On Jan. 23, four days after making a preliminary offer to buy the remaining shares of Blair Corp. that it didn’t already own, Appleseed’s Topco, a portfolio company of Golden Gate Capital, entered into a definitive agreement to buy apparel and home goods marketer Blair Corp. And during those four days Appleseed’s sweetened the pot appreciably: Whereas on Jan. 19 it had offered to pay $37.50 a share, it’s now buying Blair for $42.50 a share, or $173.6 million — a clear indication of Appleseed’s enthusiasm for the venerable cataloger.
Under the agreement, Blair can still solicit additional proposals for 30 days, and as of press time it was planning to do so. But industry observers do not anticipate a bidding war; the transaction is expected to close in the spring.
One reason that no other bidders are expected to step forward is the price: Appleseed’s, a Beverly, MA-based women’s apparel cataloger/retailer, is paying a 15% premium per share, given that Blair’s stock closed at $36.95 a share on Jan. 22.
Appleseed’s is paying 10.5 times earnings before interest, taxes, depreciation, and amortization (EBITDA), adjusted for the 8.1% of Blair that it already owns, says Lee Helman, managing director of New York-based investment bank Financo. “This is typically much higher than what Golden Gate pays for its acquired companies.” Sources say that Golden Gate usually pays no more than 7 times EBITDA. Stuart Rose, managing director of Wellesley, MA-based investment bank Tully & Holland, says an average buyout for companies with sales of $250 million-$500 million is about 8-8.5 times EBITDA.
Blair’s recent fiscal performance may also be staving off potential buyers. The Warren, PA-based company’s sales have been on the decline for the past two years. After posting revenue of $581.9 million in 2003, it saw sales drop 15% in 2004, to $496.1 million, then another 8% in 2005, to $456.6 million. As of late January it had yet to announce 2006 results.
The decline in revenue was accompanied by a rise in net income, however. The elimination of unprofitable mailings and the 2005 closing of the Crossing Pointe women’s apparel title and Allegheny Trail wholesale business contributed to a leap in net income for 2005, to $31.5 million from $14.9 million for 2004.
But the bottom line appeared to erode somewhat last year. For the third quarter of 2006, for example, Blair posted a net loss of $1.1 million, compared with net income of $1.4 million for the third quarter of 2005.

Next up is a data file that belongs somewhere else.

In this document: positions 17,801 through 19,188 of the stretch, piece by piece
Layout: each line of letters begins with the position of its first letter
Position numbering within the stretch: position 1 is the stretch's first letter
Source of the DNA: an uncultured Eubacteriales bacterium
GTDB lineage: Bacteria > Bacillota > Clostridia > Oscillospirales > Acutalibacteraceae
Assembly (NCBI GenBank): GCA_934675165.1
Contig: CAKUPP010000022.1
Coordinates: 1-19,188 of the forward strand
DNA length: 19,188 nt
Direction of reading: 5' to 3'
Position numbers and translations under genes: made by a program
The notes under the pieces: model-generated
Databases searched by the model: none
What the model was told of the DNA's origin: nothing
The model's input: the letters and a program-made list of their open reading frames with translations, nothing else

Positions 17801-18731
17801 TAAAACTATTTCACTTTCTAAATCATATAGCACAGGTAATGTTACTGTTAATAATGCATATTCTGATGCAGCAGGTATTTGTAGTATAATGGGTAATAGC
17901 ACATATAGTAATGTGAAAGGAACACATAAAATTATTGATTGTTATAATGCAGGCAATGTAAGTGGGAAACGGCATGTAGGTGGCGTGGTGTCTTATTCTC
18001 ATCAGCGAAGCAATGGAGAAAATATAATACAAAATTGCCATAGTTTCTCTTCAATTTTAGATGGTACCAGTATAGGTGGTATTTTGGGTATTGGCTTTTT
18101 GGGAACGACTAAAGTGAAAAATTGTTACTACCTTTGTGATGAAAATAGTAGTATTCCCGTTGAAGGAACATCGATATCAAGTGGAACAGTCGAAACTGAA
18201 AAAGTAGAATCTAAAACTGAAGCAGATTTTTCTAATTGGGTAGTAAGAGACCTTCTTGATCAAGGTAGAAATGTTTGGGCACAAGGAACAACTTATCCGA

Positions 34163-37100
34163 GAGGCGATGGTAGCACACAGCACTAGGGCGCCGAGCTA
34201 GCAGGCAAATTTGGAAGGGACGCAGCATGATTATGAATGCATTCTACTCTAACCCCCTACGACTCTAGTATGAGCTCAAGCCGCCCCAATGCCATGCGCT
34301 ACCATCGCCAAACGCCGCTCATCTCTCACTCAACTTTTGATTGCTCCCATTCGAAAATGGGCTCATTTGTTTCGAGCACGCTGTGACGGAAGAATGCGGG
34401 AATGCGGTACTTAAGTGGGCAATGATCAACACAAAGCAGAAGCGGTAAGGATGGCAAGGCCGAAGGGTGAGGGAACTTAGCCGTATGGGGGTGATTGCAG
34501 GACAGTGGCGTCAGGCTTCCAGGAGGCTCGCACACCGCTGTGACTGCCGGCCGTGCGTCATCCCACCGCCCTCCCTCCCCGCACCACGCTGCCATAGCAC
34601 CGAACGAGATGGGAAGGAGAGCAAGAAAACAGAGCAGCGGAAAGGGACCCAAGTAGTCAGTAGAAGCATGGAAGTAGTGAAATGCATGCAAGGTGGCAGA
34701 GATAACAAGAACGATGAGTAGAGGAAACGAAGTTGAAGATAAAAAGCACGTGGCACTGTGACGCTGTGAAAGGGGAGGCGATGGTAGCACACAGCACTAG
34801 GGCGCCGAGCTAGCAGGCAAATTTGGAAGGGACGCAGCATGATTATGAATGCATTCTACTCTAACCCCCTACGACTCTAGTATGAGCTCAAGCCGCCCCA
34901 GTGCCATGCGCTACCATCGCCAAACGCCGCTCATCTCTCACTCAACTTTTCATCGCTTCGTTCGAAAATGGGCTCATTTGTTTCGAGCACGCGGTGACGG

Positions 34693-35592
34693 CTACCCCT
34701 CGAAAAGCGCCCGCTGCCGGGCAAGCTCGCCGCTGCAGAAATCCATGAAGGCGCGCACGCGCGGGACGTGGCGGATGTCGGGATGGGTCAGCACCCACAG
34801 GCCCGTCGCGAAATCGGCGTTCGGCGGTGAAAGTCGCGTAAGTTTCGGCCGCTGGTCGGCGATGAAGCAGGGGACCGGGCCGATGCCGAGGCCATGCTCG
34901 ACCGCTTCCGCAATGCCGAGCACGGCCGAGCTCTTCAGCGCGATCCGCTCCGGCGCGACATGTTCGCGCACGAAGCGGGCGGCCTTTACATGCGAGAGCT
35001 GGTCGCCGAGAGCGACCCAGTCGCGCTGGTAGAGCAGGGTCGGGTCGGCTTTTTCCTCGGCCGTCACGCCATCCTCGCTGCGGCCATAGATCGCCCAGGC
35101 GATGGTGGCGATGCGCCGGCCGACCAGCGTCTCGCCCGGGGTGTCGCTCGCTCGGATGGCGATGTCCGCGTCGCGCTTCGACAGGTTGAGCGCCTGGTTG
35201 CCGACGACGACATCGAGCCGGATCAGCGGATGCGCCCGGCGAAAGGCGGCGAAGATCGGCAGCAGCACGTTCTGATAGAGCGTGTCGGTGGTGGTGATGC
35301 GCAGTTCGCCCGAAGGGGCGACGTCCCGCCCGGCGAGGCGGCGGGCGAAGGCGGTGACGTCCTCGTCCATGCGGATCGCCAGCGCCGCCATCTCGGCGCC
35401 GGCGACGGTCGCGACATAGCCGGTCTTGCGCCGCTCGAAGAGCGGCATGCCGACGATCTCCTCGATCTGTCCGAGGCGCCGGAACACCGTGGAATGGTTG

A true win-win?
“After careful consideration, in conjunction with our independent advisors, we have concluded that this transaction is in the best interest of our shareholders,” Craig Johnson, Blair’s chairman of the board, said in a statement. “This transaction, which will make Blair a private company, will provide greater resources to accomplish the company’s long-term goals.”
Stefan Kaluzny, Golden Gate’s managing director, said in a statement: “The acquisition of Blair, a marquee brand in this space, significantly strengthens our portfolio and provides us scale and purchasing power that none of the companies has had individually.”
Appleseed’s Topco includes women’s apparel cataloger/retailer Draper’s & Damon’s, women’s clothing catalog The Tog Shop, apparel manufacturer/marketer Haband, outdoor apparel mailer Sahalie, home goods title Solutions, and home goods and gifts cataloger Norm Thompson. Another Golden Gate portfolio company, Catalog Holdings, includes general merchant Spiegel and women’s apparel titles Newport News, Venus Swimwear, and A.B. Lambdin. In addition, on Nov. 13, Golden Gate partnered with Sun Capital to purchase apparel cataloger/retailer Eddie Bauer for $614 million.
Tully & Holland’s Rose believes the deal is a good one for Blair. Blair’s stock price is down more than 10% from a year ago, even though the market is up, he notes.
“Appleseed’s, which has I believe been on a good run and has strong management, is looking to leverage itself through Blair’s larger customer base,” Rose says. Both Appleseed’s and Blair, along with several other Golden Gate titles, target mature consumers.
Ivan P. Feinseth, managing director/director of research for New York-based financial services company Matrix USA, believes the timing is right for Blair. “They weren’t really getting the benefit of being a public company,” he says. “Good company, bad stock, and investors want to see strong growth.” Blair has good cash flow but no real growth to its earnings, he notes, and it would “rather be private than deal with the shareholders.”
Founded in 1910, Blair went public in 1971. “The stock, we thought, was worth a lot more than it was trading at,” Feinseth says. “We thought it was worth in the mid-$40s [per share], which it hit last spring. In our view, companies with a market capital of under $200 million, or even $500 million, should be private.” Feinseth says Blair’s market capital is roughly $150 million.
Blair was an obvious target for Golden Gate, says Mike Petsky, founding partner of New York investment bank Petsky Prunier. Its performance has been flat for years, and it’s one of the largest stand-alone apparel marketers. But size is relative: When private equity groups can readily do multibillion-dollar buyouts, a firm with a few hundred million in enterprise value is not particularly large, he says. “The multiple Blair has been trading at — around 8 times EBITDA and 0.3 times revenue — is also not particularly high for companies of that size.”
The day before the Topco agreement was announced, Blair had named Adelmo Lopez president/CEO, replacing John Zawacki, who’d announced his retirement in December. Lopez had just joined the company in September as executive vice president/chief operating officer/chief financial officer.